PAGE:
5 Things to Do When You First Find Out You’re Pregnant

Published on January 14th, 2019 and Updated on April 1st, 2021

You just took a pregnancy test and it’s…positive! Now you’re probably wondering what to do when you find out you’re pregnant. Well, first of all, congratulations! You may have been anticipating this moment for days and wondering how soon will a pregnancy test read positive. Take a deep breath. Grab your partner. Let the fact that you are both going to be parents sink in before you begin to check off what to do when you find out you’re pregnant.

When you manage to come down from cloud 9 for a bit (and the million other little feelings that are bound to come up), there will be some things you need to do first. From changing your diet to taking a baby gender predictor test, here are the first five things all pregnant women should do after a positive pregnancy test.

1. Call your OB-GYN (and your mom.)

It’s true that most OB-GYNs won’t see you until you’re at least 6 weeks, but that shouldn’t stop you from getting an appointment with your doctor right away. It’ll give you a sense of calm to have a plan. Plus, the best doctors are often harder to get in with. While home pregnancy test kits are pretty accurate, your health provider may have you come in for an additional test that measures the exact hCG hormone levels in your blood. If you’re extra eager to find out your due date before your first appointment, try a pregnancy calculator to learn when you might be welcoming your baby into the world.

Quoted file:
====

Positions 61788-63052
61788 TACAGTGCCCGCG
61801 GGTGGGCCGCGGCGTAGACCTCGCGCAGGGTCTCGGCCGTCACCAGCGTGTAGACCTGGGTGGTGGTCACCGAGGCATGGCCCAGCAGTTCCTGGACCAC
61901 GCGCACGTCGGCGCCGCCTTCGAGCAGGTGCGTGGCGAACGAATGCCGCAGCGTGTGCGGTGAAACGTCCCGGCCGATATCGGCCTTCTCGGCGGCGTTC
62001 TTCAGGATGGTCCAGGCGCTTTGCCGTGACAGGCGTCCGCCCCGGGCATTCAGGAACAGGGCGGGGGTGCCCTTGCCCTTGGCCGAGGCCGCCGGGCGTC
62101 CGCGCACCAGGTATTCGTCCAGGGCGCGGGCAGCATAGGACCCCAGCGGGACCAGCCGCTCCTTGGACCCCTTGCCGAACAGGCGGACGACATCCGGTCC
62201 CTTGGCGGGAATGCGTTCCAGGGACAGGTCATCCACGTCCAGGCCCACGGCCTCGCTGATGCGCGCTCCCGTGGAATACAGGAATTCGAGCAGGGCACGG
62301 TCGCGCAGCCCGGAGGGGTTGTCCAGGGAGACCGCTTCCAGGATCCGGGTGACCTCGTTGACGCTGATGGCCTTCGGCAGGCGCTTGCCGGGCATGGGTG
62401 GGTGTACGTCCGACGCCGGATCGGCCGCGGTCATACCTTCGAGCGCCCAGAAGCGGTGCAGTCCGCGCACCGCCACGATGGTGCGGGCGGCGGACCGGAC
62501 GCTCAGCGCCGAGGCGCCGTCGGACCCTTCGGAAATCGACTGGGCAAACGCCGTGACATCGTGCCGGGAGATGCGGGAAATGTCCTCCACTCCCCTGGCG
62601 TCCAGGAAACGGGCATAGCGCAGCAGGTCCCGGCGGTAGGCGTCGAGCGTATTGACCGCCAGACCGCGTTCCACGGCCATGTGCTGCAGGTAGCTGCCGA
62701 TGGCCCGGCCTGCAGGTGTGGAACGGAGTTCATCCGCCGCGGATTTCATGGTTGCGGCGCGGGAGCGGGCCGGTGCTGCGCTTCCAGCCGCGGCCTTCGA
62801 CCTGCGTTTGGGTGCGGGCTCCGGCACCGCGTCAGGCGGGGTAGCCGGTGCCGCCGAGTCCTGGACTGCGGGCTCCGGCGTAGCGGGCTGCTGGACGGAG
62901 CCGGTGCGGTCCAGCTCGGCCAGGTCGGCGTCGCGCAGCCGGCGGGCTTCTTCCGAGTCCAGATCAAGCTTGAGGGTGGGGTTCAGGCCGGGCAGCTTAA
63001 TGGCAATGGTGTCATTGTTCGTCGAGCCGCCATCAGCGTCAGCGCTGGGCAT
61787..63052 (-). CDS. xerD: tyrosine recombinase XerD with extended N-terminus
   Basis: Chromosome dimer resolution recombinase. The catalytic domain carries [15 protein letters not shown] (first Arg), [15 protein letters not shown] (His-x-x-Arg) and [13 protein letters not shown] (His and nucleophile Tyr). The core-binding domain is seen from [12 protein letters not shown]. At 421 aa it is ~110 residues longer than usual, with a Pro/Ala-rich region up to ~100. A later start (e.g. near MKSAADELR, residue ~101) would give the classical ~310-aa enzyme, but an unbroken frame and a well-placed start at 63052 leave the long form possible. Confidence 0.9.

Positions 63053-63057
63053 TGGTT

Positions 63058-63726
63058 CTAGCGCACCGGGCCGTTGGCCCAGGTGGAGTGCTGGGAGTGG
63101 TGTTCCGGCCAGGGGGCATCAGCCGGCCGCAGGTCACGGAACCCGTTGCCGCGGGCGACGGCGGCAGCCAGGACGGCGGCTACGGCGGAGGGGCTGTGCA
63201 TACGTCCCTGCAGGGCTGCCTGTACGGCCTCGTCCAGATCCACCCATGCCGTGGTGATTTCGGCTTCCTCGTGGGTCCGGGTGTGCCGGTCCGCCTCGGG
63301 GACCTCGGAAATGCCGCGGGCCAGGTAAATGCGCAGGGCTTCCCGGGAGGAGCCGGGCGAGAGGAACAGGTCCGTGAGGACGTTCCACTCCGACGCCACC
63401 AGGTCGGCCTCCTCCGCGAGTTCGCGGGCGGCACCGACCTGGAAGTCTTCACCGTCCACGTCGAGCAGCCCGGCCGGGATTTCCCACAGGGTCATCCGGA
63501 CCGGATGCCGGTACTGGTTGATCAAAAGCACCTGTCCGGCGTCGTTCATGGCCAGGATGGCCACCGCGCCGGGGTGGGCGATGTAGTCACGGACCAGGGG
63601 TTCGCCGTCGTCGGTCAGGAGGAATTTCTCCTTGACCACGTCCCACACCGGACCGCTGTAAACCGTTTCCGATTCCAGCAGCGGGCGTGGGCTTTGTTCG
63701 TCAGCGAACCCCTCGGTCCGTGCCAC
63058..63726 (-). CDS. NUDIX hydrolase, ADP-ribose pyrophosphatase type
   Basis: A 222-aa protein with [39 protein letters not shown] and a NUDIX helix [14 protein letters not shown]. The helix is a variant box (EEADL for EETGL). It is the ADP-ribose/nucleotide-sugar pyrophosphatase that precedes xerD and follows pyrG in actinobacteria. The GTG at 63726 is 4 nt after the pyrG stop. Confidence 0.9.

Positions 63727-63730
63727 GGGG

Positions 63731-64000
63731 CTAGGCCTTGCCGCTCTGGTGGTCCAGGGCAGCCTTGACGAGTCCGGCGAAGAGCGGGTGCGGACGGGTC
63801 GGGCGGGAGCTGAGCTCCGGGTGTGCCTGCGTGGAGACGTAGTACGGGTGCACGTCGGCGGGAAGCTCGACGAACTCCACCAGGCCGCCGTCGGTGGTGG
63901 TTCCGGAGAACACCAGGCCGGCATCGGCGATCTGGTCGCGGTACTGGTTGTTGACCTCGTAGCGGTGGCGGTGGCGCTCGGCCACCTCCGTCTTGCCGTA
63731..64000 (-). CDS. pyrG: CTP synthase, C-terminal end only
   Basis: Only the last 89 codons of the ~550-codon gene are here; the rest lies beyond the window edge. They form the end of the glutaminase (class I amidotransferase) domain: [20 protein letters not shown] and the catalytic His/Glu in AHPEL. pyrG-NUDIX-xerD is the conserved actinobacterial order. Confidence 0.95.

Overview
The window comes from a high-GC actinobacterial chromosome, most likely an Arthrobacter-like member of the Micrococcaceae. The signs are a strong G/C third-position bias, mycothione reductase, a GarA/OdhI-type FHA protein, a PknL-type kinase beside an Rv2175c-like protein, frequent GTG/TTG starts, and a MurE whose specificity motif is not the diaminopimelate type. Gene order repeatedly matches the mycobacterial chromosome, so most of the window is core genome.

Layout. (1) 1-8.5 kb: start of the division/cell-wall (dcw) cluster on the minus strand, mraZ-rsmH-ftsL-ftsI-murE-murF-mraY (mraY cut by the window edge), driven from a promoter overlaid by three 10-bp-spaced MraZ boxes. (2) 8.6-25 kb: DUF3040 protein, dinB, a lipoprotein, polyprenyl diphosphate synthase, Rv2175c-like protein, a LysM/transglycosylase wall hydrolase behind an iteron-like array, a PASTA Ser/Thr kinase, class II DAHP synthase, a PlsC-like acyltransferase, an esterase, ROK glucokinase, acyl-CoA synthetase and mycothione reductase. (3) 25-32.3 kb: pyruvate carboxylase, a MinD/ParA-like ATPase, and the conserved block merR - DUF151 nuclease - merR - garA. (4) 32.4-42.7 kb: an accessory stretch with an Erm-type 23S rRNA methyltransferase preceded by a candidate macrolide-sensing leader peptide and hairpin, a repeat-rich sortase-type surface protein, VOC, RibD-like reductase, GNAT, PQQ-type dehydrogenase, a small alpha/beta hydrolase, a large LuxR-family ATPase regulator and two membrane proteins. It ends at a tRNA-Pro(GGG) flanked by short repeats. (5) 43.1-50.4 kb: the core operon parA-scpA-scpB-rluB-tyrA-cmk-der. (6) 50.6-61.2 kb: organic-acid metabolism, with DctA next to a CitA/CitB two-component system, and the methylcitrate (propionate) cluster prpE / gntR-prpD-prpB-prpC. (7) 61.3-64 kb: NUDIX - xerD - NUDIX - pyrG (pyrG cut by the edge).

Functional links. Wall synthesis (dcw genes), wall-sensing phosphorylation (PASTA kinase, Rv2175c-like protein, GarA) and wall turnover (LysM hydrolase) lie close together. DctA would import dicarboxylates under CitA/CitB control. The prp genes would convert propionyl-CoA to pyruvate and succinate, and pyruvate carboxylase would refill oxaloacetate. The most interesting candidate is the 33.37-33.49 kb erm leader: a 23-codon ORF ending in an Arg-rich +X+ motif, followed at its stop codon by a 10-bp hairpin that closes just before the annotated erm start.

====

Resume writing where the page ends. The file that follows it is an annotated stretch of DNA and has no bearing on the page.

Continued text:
If you’re considering alternative birthing and prenatal care options, that’s awesome. Your regular OB-GYN is still a recommended place to start and will likely be your go-to resource throughout this process. You’ll be able to discuss care options and explore alternative birthing methods in the coming months.

Additionally, you’ll obviously want to share the news of your pregnancy test results with family members and friends. Some couples wait to tell anyone until after the first ultrasound in case of a rare false positive result or early pregnancy loss during the first 12 weeks. However, when and how you decide to share your pregnancy news is a matter of personal preference. 

2. Check in with your insurance company.

This one is admittedly a little less exciting, but definitely important and well worth the effort after receiving your positive pregnancy test result. Now is the time to make sure you clearly understand what your health care provider covers in insurance during pregnancy and through delivery, so you can start budgeting accordingly and avoid unexpected expenses.

Find out what portion of hospital visits and which medical tests they’ll cover (all or part of) and what portion of your deductible has been met this year. Keep in mind that if your due date is the following year, your deductible will revert back to the full amount. Get the facts from your health care provider so you can make them work in your favor.

3. Order your SneakPeek® Gender DNA test.